On September 21st, from 4:30 to 7 p.m., the Stamps Gallery on Division St. hosted a student-led exhibition called “girlmuseum”. The exhibition is part of a class led by Andrew Thompson called “Gallery As Site for Social Change”, in which students collaborated to make multimedia projects for a temporary gallery space. Although many Stamps classes are collaboration-based and place emphasis on the power of interweaving imaginations and different perspectives, it’s not common to see these collaborations outside of the Stamps building. This work was also advertised a bit better than other Stamps exhibitions I’ve seen, as I received emails from faculty members and gathered flyers that showed off the exhibition’s nostalgic and girlish themes.
girlmuseum was located in the atrium of the Stamps Gallery; the small glass room created an atmosphere of openness and warmth, as the evening light bathed the pieces in color and enhanced details like dazzling embellishments and silky textures. The first thing I noticed was the coherent theme connecting all the pieces, all contained in a manageable space, while each piece still retained its own individuality and personal message. All the multimedia pieces acted as artifacts from girlhood, showcasing mementos from the pains, joys, and imaginative flairs of femininity. Bubbly pop music from the 2000s played as you walked through the gallery, creating a multisensory experience, and pieces were draped across the ceiling and tucked into corners to create a highly engaging space.
Two pieces that represented shrines of some sort flanked the entryway, and I found myself absorbed in the objects they held. Hannah Montana and One Direction CDs spoke to the nostalgia of my earliest childhood obsessions, and handmade wallets and beaded necklaces brought me back to a time of uninhibited creation when arts and crafts were ruled by bright colors and exploration instead of self-scrutiny. Some objects are seemingly more humorous or abstract in meaning than others, like a packet of silica gel hanging next to a patterned headband, and some carry dark or mature connotations, like objects referring to pregnancy and sexuality. I found myself connected to all of it, weaving together vague memories and nostalgic girlhood to create a full understanding of this somewhat universal experience for femme-presenting people.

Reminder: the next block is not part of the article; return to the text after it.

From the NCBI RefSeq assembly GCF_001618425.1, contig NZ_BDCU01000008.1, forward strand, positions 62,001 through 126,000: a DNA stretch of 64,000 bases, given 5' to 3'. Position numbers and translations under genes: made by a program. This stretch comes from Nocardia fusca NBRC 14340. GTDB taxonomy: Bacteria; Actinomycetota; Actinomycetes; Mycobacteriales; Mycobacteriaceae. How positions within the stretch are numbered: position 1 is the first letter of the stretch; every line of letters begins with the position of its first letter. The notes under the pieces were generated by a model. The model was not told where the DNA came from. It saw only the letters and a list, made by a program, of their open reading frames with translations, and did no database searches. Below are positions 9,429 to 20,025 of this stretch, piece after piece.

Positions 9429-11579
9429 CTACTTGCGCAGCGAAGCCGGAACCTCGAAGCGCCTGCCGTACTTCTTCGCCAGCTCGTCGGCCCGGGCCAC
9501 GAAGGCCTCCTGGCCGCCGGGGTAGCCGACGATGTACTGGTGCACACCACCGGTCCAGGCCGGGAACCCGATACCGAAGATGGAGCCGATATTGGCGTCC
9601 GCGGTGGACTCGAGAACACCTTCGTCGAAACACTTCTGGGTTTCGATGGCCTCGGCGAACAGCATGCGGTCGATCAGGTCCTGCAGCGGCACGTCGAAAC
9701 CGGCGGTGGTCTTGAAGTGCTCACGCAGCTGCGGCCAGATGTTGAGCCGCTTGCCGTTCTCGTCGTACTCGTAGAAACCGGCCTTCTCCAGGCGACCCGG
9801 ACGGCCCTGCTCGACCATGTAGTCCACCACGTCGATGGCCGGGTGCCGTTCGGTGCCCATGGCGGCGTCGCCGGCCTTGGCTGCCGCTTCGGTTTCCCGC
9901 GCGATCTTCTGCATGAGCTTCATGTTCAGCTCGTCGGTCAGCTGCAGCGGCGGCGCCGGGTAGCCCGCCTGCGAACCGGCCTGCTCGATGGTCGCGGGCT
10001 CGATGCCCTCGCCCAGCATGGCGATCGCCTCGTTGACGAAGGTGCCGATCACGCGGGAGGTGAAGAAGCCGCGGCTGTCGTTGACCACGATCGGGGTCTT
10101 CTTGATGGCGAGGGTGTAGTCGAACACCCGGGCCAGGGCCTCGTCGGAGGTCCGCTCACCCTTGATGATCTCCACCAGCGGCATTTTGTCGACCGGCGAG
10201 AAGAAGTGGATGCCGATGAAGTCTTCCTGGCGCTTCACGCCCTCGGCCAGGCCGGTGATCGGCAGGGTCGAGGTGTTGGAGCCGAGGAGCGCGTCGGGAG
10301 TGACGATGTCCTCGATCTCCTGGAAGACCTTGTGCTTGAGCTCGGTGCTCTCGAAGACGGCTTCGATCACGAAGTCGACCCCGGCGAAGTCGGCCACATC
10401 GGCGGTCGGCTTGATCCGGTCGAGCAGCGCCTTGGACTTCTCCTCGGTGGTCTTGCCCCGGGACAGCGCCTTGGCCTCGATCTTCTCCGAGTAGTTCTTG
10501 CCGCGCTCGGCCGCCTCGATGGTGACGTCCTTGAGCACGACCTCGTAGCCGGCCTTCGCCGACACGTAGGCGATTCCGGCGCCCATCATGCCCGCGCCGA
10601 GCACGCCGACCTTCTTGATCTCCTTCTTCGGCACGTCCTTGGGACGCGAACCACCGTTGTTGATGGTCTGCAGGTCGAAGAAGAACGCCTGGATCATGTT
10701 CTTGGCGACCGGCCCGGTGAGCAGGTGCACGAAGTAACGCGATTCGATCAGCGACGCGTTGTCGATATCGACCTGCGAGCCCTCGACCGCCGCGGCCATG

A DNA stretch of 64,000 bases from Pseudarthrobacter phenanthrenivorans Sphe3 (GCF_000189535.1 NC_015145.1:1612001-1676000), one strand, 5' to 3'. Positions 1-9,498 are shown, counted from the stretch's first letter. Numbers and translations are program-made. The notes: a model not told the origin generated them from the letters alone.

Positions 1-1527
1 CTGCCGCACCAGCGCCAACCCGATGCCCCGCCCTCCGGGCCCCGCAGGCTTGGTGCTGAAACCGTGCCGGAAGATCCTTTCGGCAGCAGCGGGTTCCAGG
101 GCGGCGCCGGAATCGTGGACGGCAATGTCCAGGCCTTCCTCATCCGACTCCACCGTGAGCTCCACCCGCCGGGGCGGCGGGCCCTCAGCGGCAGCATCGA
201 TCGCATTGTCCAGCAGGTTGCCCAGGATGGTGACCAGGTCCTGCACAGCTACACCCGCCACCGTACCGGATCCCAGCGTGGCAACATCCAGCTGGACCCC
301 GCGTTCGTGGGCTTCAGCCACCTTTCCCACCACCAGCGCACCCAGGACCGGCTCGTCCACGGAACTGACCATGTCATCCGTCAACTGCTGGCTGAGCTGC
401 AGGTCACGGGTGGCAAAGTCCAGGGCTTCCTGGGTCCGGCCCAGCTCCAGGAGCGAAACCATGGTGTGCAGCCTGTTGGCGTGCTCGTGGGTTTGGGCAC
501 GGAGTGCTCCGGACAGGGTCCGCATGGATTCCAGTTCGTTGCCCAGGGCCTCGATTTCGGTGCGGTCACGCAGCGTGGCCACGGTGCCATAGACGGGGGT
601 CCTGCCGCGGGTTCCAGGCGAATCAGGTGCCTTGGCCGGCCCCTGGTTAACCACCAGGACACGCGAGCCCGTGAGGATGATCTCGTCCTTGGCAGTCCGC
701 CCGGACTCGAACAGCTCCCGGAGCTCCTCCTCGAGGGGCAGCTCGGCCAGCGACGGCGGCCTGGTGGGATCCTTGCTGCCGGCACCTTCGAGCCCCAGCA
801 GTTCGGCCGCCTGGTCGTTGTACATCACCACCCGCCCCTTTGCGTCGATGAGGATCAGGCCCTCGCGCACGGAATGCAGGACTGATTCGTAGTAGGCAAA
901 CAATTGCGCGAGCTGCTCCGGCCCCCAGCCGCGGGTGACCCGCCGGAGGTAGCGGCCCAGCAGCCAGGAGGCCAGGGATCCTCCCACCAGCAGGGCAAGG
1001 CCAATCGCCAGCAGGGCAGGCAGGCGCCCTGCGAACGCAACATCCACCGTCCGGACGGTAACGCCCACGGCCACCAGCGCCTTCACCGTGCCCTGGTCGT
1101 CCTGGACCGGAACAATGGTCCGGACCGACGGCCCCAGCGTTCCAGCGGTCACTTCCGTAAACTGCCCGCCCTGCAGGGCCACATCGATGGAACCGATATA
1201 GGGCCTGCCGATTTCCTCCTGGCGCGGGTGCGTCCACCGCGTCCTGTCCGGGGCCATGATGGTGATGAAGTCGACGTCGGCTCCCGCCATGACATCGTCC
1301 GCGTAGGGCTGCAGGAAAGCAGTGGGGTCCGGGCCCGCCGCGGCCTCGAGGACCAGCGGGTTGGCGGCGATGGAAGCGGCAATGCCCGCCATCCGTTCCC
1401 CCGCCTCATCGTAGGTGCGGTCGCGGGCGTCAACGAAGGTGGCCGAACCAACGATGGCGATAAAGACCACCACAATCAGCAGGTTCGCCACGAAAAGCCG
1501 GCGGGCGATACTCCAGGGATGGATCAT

Other pieces were more focused on modern social commentary, but their structure was still undeniably playful. A silk slip dress was bedazzled with cursive letters that read “I am made & remade continuously”, investigating the turbulence of having a feminine identity; multiple sculptural pieces were made from combinations of children’s figurines, fabrics, and found items, presenting miniature scenes that appear playfully absurd yet speak to age-old or brand-new ideas of gender. A banner draped across the ceiling— requiring that you crane your neck to even realize its presence— contrasts against the frills and fun of everything else, covered in all-too-common sayings that degrade, underestimate, or deny the worth and strength of girls.
girlmuseum was a testament to girlhood in all its glory and its suffering— from its excesses of glitter and playful creation to its paralyzing self-doubt. I was amazed by how interconnected the pieces were, all different enough to contribute a new dimension to the overall theme. This exhibition made me so much more excited for future Stamps exhibitions, and I especially hope to see more collaborative exhibitions in the near future. I recommend checking out the Stamps Gallery on Division St. whenever you are able— regardless of what they’re showing, it is always incredible to see the diverse talent of students, faculty, and professional artists.